Change within Organizations

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Why are there different perspectives on change within organisations


Organizational Change

In an ever-changing business environment, for organisations to remain competitive in this fast-moving world of technological development and globalization, organisations must examine frameworks regularly and manage change and their working practices and systems if they are to remain competitive. “It is becoming increasingly important for organizations to gain competitive advantage by being able to manage and survive change ” “Organizational change has become synonymous with managerial effectiveness since the 1980s (Burnes, 1996; Wilson, 1992). A definition given by Mark Hughes (2006 ) in his book Change Management defines ‘ Change’ as “The leadership and direction of the process of organizational transformation – especially with regard to human aspects and overcoming resistance to change” (Hughes, 2006). Change is a constant feature of organizational life and the ability to manage it is

seen as a core competence of successful organizations (Bumes, 2004b). The ability of organizations to manage and survive change is becoming increasingly important in an environment where competition and globalization of markets are ever intensifying (Cao and McHugh, 2005: 475). Organizational change involves, by definition, a transformation of an organisation between two points in time”. It is crucial for organizations to “Accept that undertaking change is a natural part of business life in order to keep in line with the need for improvements or customer or fashion demands”. The IBM report (2008 ) on Making Change Work states the ``effects of globalization , technology advances, complex multinational organizations , enable...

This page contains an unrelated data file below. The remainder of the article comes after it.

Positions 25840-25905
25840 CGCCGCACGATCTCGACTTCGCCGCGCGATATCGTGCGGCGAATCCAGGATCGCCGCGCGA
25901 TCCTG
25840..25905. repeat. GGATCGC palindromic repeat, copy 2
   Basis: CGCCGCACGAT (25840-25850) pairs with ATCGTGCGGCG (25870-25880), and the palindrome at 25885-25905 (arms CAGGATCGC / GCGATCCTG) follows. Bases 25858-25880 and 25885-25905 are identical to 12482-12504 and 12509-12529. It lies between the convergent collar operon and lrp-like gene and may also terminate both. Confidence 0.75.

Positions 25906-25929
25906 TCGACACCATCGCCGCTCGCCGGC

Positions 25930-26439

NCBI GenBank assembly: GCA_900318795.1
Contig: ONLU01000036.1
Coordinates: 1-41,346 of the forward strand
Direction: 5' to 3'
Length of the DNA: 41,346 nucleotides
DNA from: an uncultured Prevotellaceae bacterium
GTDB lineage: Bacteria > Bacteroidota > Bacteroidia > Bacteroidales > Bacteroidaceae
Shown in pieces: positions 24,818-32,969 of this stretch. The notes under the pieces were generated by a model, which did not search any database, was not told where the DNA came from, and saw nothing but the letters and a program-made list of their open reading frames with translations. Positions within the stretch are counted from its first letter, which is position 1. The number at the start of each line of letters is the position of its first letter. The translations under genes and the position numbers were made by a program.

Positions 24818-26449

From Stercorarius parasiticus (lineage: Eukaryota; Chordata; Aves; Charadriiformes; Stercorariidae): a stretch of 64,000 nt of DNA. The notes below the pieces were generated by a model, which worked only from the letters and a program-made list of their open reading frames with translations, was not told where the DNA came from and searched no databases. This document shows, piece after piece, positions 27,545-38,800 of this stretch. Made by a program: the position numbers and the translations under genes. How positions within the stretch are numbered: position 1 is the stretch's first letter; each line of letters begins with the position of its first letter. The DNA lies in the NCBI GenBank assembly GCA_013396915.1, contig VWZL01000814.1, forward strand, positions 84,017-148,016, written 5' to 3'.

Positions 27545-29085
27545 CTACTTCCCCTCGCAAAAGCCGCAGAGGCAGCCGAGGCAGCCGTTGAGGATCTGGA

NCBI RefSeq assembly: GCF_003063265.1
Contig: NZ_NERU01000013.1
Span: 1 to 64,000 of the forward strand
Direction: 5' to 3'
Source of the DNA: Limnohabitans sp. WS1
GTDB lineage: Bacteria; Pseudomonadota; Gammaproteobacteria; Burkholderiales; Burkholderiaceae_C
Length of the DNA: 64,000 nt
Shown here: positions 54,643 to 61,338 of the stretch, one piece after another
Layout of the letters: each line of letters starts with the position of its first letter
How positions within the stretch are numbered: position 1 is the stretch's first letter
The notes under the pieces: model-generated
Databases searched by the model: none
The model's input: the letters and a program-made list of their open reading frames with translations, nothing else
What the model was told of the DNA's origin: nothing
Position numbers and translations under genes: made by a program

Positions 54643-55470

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...e-fits-all approaches. For example, they attempt to combat resistance to change by involving employees in the initiative’s design even when employees don’t have the information needed to provide useful input”

We need to beware of pat formulas or off-the-shelf improvement packages. Improvement tools, techniques, and approaches must be customized to fit our unique personal, team, and organizational circumstances. That's why trendy programs like quality circles, excellence, customer service, quality improvement, teams, empowerment, re-engineering and the like have failed or fallen short in so many organizations. They're often sold as a one-size-fits-all, step-by-step process that we can drop right into our organization. When that doesn't work, some managers or consultants try to alter the organization to fit the program rather than the other way around.
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